By 2000, the variation between states in newborn screening programs had become substantial and lay and professional advocates successfully pushed for a uniform screening panel (American Academy of Pediatrics 2000). In 2004, the American College of Medical Genetics (ACMG) published a recommended list for a uniform panel (ACMG 2006) and, at about that same time, the Secretary of HHS, pursuant to federal legislation, established an advisory panel to make recommendations for the addition of new conditions to state panels. Subsequently, the Secretary’s Advisory Committee on Heritable Diseases in Newborns and Children has conducted evidence reviews and made recommendations for states (Secretary’s Advisory Committee 2015). Although the Secretary of HHS must approve the recommendations of the Advisory Committee, states remain free to add new conditions as they think appropriate. This system has resulted in substantially more uniformity between states in how newborn screening is conducted.
In all areas of the United States but the State of Wyoming and the District of Columbia, newborn screening is considered “mandatory.” That is, screening can be conducted without the explicit consent of the parents. Most states permit parents to opt out of screening for religious or philosophical reasons, although there are no major religious (p. 255) traditions that have doctrines that preclude newborn screening. Approximately eight states do not permit parents to opt out under state law, but, in practice, parents are almost never forced to accept screening over their objections. The single exception was a recent case in Nebraska in which state officials brought charges of child neglect against a family who refused newborn screening based on their idiosyncratic religious beliefs (Harrell 2009). The state took physical custody of the child for several days in order to conduct screening (with normal results). Subsequently, the Nebraska Supreme Court determined that a failure to permit newborn screening was not, in and of itself, sufficient to uphold a determination of child neglect. The actual number of parents who object to newborn screening is extremely low, both because a large majority of parents support newborn screening and because parents are not effectively informed of their ability to opt out in many states.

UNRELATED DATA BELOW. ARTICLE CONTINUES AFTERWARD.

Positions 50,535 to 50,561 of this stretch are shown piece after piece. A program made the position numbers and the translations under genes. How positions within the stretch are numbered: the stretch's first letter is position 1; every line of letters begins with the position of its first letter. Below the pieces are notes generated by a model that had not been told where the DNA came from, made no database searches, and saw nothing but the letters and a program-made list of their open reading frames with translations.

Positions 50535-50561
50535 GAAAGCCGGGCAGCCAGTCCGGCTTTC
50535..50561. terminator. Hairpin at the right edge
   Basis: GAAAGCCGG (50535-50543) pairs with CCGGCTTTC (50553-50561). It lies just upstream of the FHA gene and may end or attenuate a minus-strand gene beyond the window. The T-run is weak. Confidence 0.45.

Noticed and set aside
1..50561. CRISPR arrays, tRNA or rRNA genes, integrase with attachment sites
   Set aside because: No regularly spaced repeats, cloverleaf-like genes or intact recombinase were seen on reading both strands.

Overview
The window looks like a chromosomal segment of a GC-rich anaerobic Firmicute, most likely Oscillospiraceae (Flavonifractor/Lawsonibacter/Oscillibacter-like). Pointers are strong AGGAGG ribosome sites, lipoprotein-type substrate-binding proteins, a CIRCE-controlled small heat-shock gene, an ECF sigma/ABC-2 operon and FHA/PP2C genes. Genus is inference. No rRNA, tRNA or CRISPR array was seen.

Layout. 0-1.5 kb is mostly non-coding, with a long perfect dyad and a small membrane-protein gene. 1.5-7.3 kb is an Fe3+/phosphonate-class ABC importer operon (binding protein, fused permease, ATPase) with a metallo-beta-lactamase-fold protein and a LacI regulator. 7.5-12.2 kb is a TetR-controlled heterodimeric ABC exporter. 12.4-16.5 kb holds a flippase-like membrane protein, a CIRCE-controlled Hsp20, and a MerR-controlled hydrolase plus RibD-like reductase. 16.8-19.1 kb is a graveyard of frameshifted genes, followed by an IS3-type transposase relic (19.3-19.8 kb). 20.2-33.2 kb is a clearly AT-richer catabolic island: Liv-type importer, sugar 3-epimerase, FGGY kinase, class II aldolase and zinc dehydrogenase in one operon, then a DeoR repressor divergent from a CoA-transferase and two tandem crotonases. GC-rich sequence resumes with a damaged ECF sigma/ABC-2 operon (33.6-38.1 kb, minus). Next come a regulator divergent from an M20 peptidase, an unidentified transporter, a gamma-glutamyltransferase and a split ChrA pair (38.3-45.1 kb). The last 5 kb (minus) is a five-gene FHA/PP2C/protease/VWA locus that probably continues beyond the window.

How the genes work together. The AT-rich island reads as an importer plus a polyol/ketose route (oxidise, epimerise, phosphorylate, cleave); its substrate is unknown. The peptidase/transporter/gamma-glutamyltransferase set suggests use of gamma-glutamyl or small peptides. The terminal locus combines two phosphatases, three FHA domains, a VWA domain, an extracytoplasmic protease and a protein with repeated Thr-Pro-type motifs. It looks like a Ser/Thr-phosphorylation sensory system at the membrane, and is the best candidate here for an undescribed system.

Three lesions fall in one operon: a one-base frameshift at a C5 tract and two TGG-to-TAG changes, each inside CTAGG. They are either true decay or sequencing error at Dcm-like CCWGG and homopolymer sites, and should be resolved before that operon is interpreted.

Mandatory screening has been a feature of newborn screening programs since their inception in the 1960s and has been controversial since that time. The justification has been that screening for conditions like PKU provides such substantial benefit to affected children that our traditional respect for parental authority over health care decisions for their children need not be honored in this context. However, in 1994, the Institute of Medicine recommended a consent model for newborn screening (Andrews et al. 1994) and in 2013, the American Academy of Pediatrics along with the American College of Medical Genetics recommended that parents provide permission for newborn screening, although they did not necessarily advocate for use of a signed consent form (American Academy of Pediatrics 2013). The primary arguments in favor of parental permission include a respect for parental authority, the role of informed consent in enhancing parental knowledge about newborn screening, and low probability that any particular newborn, absent a family history, will be affected by a targeted condition. There is also the clear expectation that the large majority of parents will provide permission for screening, meaning that mandates are not necessary.
Arguments in support of the current “opt-out” approach were presented by the American Society of Human Genetics in a 2015 statement on ethical and legal issues in genetic testing in children (Botkin et al. 2015). A key point is that newborn screening is rather complex in some respects and that fostering a truly informed decision in the context of the hectic environment of postpartum care is not feasible. The suggestion is that neither the staff nor new parents are likely to attend to informed decision making when many other issues about the care of a new baby and postdelivery mothers have higher priority. The consent process and signature on a form are likely to become perfunctory, undermining the primary value in the informed consent process. Surveys that have asked members of the lay public about this issue have found that respondents are largely split over whether an opt-in or opt-out approach is most appropriate (Botkin et al. 2012).